This is an easy and forgiving recipe. The ribs are fatty and meaty and the devil mutable. You can vary the oven temperature and cooking time. Change the proportions within the devil, marinate the ribs or not, use boneless ribs, chunks on the bone or racks. This also is a good way to cook pork belly. The Editor’s recipe.
-about 2 cups sliced onion
-about 4 lbs boneless pork ribs or 8 ribs on the bone
-2 Tablespoons olive or neutral oil
-4 Tablespoons Worcestershire
-½ teaspoon allspice
-½ teaspoon cayenne
-2 Tablespoons dry English mustard
-½ teaspoon salt
-1 heaped teaspoon dried thyme or 1 teaspoon rubbed sage
-½ teaspoon turmeric
-about ½ cup hard cider (preferred) or white wine
Preheat the oven to 275°
- Scatter the onions in a shallow ovenproof dish or cast iron skillet just big enough to hold the ribs without crowding them. Pour the cider or wine onto the onions.
- Arrange the ribs on the onions so that there is a little space between the ribs.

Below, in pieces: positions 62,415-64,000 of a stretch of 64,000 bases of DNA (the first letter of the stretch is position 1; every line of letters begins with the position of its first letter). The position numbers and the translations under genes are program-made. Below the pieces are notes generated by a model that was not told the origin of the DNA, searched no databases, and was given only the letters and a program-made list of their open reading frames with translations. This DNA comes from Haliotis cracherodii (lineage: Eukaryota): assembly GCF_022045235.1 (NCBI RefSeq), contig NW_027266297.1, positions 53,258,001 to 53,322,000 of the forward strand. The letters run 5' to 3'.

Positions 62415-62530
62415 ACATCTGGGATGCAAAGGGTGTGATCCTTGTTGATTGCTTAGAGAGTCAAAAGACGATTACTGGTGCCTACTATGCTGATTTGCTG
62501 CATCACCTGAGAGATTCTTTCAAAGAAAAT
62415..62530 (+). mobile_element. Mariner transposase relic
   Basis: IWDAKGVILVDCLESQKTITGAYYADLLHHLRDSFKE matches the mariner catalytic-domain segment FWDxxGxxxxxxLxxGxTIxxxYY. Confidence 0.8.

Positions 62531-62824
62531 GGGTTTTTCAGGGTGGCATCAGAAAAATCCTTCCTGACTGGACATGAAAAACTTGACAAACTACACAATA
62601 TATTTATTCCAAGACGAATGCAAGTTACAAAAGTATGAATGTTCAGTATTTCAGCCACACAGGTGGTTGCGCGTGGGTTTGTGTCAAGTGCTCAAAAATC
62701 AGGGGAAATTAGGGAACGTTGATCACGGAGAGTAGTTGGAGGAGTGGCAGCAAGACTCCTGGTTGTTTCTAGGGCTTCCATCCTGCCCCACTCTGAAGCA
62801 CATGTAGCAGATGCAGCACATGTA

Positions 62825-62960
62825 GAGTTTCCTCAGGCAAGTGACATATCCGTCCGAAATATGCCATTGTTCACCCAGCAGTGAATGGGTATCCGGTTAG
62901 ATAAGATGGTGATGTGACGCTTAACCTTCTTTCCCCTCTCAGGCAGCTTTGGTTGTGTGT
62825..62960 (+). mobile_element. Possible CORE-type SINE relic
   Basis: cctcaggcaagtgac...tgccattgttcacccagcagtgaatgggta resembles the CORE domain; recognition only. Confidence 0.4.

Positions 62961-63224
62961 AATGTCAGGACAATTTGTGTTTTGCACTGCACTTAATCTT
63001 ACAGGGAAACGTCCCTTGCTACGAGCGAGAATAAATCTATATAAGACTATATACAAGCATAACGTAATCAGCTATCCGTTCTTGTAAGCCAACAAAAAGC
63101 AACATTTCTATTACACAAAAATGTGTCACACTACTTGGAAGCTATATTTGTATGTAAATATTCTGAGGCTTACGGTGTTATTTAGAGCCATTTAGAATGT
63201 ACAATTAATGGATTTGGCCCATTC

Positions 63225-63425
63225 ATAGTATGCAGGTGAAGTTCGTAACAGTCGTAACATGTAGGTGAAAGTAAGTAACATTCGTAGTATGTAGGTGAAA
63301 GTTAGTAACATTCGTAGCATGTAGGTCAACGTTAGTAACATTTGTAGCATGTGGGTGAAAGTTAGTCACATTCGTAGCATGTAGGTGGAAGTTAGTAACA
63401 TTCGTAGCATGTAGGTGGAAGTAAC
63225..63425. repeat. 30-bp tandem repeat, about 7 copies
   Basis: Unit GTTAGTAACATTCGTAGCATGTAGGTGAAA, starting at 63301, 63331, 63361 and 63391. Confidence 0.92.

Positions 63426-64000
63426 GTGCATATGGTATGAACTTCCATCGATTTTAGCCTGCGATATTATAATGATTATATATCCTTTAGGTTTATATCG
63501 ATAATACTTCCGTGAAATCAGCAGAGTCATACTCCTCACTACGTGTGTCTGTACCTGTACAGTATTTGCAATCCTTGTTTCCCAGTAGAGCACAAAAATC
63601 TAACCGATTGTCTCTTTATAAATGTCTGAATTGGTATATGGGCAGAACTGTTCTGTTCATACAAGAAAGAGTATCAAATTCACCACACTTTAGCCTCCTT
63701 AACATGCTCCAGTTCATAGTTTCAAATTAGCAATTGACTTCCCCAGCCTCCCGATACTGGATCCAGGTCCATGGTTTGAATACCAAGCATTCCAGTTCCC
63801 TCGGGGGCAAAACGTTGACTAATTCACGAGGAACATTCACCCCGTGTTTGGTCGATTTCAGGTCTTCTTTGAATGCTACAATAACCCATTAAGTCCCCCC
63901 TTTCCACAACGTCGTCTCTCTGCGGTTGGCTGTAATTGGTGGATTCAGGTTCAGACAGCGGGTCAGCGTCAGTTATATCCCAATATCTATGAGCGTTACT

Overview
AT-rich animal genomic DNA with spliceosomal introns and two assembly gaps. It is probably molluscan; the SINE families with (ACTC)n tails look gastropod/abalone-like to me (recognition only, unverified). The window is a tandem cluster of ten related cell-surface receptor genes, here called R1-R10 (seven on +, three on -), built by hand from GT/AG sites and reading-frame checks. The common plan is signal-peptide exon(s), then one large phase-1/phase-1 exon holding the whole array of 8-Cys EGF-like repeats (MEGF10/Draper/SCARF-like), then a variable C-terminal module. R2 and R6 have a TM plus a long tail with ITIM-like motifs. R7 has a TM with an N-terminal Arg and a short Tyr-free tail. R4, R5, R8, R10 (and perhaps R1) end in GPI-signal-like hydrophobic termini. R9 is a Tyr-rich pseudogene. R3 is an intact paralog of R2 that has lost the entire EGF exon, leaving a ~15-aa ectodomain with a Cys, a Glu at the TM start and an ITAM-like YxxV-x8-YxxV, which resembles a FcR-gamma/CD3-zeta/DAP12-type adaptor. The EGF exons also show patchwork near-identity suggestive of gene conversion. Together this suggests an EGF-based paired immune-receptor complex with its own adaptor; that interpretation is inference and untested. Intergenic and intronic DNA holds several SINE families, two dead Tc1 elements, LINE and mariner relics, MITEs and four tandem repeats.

- Whisk together all of the other ingredients to make the devil, paint the ribs with it, and bake them for 2-3 hours, depending on how you like your ribs. At 2 hours they will be tender but firm, and ideal for finishing with a brush of their liquid over charcoal; at 3 hours they should be falling off the bone.
- Serve topped with the onions and with lots of mashed or smashed potatoes or (better but not traditionally British) creamy grits.
- All of the ingredients for the devil, including the oil, can be changed, omitted, increased or decreased: It is a most personal issue, like the infinitely variable strains of American barbecue. Alternatively, pick another devil, but the Editor does particularly like this one for these ribs.
- If you have less time, heat the oven to 350° and cook at that temperature until fork tender, usually only 1–1 ½ hours. If you have more time, marinate the ribs in the devil overnight or less, for as much time as you do have.
- You can cut the recipe down, double or triple it or more for a crowd, make the ribs in advance to reheat outside over charcoal or inside under a broiler. Serve the ribs with baked beans or greens or cole slaw depending on the season instead of or in addition to the potatoes or grits. Cabbage, chard or kale are good too.
- The Editor likes the fatty juices spooned with the onions over the ribs--in moderation. They are rich and delicious but not for everyone.